Replacing animal-based hydrolysates in biopharmaceutical processes with animal- free and chemically defined alternatives to reduce regulatory concerns
March 4-8, 2018
Many biopharmaceutical products are routinely manufactured with biological systems (i.e. mammalian and/or microbial cell lines) and consequently, concerns regarding the product’s quality, efficacy and safety are raised. Due to the complexity of these “biological systems,” many regulatory agencies intensely scrutinize these products prior to approving them for human usage. When working with biological systems, it is presumed that the cultivating medium plays a significant role in product manufacturing; specifically, in terms of product efficacy, quality and titer. To achieve cost efficiency and titer requirements in commercial scale processes, protein hydrolysates are classically used complex sources of nitrogen to support cellular growth and productivity. Over the past century, the main types of protein hydrolysates are typically made from animal-based materials such as milk (e.g. casein), muscle tissue, and organ meats (i.e. heart, brain, spleen). These animal-based hydrolysates have been shown to play a crucial role in vaccine production and food fermentations where high-density, productive cultures are required to achieve the final output. However, with incidences of bovine spongiform encephalopathy occurring over the past decade, regulatory bodies have become more concerned with the use of animal-based materials in fear of transmitting animal diseases to humans. To address these concerns, many hydrolysate suppliers are starting to produce vegetable-based hydrolysates (i.e. soy, wheat, corn, pea, etc.) and yeast extracts. In addition to these vegetable sourced hydrolysates, a handful of companies are developing chemically-defined media and/or supplements to completely remove hydrolysates from media formulations. As a leading, global manufacturer of complex nitrogen sources, Kerry offers a multitude of various protein hydrolysates, yeast extracts and chemically defined media to meet the needs and desires of numerous markets.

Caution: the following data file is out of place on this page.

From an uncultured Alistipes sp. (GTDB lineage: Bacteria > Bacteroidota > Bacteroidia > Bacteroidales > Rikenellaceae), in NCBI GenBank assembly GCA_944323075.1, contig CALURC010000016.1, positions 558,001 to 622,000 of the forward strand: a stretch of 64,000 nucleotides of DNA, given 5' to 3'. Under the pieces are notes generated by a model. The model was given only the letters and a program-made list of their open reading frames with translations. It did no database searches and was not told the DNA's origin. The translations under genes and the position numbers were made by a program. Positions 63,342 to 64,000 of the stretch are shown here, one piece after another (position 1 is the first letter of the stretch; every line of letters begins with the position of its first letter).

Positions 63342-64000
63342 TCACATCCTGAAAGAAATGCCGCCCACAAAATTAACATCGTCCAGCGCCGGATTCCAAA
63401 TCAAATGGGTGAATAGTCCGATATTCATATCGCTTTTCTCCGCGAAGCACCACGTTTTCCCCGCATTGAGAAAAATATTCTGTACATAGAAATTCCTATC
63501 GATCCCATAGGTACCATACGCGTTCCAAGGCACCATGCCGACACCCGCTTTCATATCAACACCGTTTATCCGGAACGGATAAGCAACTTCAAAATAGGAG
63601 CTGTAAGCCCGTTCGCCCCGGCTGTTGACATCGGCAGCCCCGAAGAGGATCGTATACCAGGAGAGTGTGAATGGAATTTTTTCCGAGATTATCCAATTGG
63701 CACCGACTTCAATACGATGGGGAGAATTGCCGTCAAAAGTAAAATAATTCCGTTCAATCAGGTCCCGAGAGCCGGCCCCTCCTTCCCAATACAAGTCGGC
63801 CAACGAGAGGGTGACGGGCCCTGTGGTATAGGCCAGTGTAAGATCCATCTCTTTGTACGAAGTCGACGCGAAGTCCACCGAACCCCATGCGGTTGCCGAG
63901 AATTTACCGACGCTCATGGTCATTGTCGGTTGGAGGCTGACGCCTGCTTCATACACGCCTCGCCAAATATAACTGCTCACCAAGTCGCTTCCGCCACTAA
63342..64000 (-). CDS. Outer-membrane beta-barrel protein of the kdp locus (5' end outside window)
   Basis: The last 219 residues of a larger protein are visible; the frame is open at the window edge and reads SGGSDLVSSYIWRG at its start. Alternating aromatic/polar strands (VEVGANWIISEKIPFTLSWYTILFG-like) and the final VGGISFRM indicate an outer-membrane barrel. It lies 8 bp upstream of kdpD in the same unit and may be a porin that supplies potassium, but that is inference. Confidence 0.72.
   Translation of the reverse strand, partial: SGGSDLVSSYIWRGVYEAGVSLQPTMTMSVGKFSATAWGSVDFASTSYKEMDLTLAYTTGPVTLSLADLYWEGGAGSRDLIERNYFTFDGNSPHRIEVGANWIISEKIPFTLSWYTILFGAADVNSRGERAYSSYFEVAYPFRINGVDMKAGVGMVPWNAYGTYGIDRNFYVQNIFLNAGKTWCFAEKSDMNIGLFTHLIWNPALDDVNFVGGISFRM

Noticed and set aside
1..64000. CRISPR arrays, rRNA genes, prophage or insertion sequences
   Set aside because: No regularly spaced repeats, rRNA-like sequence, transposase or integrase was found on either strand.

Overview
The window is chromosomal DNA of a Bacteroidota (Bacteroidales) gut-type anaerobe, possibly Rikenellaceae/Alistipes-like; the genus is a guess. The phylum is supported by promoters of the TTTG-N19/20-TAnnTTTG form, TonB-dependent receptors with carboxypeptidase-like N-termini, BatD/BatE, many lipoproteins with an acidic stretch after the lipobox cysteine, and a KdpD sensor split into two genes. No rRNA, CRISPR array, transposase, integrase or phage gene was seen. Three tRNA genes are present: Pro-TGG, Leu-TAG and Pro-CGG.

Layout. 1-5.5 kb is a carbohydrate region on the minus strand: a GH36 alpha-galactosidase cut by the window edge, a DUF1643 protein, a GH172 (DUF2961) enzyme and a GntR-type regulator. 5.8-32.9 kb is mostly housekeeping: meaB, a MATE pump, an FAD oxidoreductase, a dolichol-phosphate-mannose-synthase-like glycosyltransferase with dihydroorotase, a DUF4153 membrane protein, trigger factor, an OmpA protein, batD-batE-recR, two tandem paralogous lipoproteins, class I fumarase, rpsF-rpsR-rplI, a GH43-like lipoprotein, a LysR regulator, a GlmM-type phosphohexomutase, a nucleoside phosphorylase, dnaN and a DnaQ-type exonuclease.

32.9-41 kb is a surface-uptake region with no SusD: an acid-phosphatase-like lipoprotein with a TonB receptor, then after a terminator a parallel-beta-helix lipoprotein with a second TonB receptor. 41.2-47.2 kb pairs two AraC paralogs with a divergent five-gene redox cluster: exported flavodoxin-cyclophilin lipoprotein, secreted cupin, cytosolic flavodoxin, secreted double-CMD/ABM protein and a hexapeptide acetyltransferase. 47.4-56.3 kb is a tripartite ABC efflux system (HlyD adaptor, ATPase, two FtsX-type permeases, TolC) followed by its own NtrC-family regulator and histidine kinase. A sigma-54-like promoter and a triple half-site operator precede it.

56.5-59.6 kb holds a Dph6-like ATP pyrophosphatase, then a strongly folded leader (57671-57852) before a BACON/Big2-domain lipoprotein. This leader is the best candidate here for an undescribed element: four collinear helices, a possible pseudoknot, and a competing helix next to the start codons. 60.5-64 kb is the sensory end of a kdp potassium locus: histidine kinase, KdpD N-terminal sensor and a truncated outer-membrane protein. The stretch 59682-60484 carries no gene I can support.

Floyd L. Inman III, "Replacing animal-based hydrolysates in biopharmaceutical processes with animal- free and chemically defined alternatives to reduce regulatory concerns" in "Microbial Engineering", Prof. Eli Keshavarz-Moore , University College London, England Dr. Barry Buckland, BiologicB, USA Eds, ECI Symposium Series, (2018). http://dc.engconfintl.org/microbial/16